Freedom of Sexpression
Katherine Phelps Copyright April 1999
UN Universal Declaration of Human Rights
Australia is a signatory of the Universal Declaration of Human Rights as set forth by the United Nations. The whole question of Internet censorship should not even be an issue within this country. We have a right to freedom of opinion and freedom of expression.
Sadly, the current government sees fit to propose laws that call for the removal of all R, X and RC rated material from servers within Australia and for service providers to block all R, X and RC rated material from entering this country from the rest of the world. This is a technical impossibility.
Though the law may only ask that as soon as a service provider becomes aware of such material, they are then legally responsible to remove it, the sheer volume of material that may be R, X or RC rated which is already available and is becoming available everyday worldwide means what is removed is likely to be only a drop in the bucket, and not really prevent anyone from accessing such material if they are determined to do so. Also, service providers are being required to determine for themselves the likelihood that certain material will be R, X or RC rated. These people who have specialised in networking expertise are qualified in what way to make these determinations? In order to be safely within the law, service providers are likely to remove content far more broadly than legally required.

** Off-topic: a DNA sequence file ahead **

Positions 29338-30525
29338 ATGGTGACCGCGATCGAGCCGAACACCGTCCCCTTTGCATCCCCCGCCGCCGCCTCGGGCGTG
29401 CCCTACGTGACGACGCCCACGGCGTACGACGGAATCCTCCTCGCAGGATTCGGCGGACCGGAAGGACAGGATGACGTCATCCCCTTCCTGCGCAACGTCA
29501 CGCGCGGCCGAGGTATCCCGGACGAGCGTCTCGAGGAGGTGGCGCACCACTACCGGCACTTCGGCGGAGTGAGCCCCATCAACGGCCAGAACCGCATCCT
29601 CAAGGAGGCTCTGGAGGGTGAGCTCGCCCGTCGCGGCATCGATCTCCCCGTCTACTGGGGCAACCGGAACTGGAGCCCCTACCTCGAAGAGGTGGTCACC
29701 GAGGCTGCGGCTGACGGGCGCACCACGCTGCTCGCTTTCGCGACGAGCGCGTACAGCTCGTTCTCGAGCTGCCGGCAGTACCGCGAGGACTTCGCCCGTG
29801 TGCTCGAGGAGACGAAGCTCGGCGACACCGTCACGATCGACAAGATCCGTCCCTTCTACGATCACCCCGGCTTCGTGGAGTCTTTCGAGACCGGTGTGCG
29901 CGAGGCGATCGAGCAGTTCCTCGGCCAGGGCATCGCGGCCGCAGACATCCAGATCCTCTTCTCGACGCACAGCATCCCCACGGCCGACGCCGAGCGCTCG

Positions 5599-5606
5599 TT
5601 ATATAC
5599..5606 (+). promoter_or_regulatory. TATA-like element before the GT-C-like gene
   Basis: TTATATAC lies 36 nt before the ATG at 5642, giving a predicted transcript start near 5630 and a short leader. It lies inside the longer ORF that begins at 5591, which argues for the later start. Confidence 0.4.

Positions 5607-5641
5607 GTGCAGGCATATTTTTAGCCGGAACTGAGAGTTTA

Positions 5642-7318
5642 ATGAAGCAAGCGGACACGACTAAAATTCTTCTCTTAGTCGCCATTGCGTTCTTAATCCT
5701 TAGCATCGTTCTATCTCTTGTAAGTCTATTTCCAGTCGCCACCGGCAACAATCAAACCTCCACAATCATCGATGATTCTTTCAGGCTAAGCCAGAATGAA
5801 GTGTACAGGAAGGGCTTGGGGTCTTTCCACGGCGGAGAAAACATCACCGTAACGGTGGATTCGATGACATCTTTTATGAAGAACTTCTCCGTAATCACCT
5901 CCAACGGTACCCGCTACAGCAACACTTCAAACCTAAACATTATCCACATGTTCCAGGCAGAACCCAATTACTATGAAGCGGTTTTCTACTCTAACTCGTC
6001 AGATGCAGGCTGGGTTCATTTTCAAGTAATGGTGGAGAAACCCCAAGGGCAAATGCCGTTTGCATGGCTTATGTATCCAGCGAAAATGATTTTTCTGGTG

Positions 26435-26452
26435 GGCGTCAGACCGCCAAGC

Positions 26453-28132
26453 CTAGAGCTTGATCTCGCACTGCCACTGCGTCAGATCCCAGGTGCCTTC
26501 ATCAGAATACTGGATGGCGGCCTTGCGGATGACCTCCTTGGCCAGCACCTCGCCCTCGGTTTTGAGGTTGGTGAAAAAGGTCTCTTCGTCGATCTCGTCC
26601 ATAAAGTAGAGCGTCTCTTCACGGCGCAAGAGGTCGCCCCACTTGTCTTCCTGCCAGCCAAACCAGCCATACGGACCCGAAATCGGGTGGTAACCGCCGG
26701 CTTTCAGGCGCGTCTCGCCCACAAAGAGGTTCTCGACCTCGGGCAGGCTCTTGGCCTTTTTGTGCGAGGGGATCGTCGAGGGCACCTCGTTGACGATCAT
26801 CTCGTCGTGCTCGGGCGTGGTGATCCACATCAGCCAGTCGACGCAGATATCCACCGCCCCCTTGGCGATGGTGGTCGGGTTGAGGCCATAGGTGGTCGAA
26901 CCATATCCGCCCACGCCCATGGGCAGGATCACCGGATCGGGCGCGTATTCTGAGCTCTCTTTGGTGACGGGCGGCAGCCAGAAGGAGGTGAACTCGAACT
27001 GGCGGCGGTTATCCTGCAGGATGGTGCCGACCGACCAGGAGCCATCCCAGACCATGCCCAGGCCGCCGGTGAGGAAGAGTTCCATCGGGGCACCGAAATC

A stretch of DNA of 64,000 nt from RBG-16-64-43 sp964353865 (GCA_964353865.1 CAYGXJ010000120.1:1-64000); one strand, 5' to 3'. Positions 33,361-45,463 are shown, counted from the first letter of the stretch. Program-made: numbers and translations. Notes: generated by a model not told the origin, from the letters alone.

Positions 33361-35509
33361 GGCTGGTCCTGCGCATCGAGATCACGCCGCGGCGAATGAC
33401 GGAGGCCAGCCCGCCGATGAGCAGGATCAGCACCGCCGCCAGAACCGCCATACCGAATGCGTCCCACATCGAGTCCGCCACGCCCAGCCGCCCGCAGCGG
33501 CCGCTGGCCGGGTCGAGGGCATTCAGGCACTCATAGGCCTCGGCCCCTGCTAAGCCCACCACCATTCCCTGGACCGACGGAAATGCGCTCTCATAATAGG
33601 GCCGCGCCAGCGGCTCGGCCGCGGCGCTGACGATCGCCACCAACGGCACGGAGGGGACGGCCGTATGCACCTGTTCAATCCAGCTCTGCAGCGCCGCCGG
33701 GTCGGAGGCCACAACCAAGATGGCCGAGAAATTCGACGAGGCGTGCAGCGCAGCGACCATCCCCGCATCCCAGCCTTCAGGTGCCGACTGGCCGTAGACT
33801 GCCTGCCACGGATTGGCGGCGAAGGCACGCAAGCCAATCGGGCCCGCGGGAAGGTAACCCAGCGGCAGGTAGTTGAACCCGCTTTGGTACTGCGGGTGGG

Furthermore, access to the Internet is a purchased service, and pornographic material on the Internet must be actively sought before it can become available upon people's computer monitors. Pornographic magazines, videos and cable channels are all allowed in this country on the basis that people will not be unwittingly exposed to this material. Interested adults must make a conscious choice. The proposed laws present a legal inconsistency.
Of course these points may all seem moot to those who have chosen to take a moral stand. On the one hand are people who find sexually oriented material offensive and perhaps even actively evil, believing that it is in the best interests of society to remove such material from public consciousness. On the other hand are people who may not like sexually oriented material, but believe that freedom of speech is a higher value that must be defended regardless of the material being delivered. Another position which doesn't get as much coverage is the importance of sharing sexual experience.
We are physical beings and human animals. Sexuality is part of our human experience from birth, not just upon marriage within our twenties. The perpetuation of our species requires that sexual acts are performed, that people seek to become mommies and daddies. We are also sapient beings without much in the way of natural instincts. Therefore, we need to be told how to execute those behaviours which ensure our continued existence. We are also capable of becoming aware of behaviours that can prevent physical or emotional harm.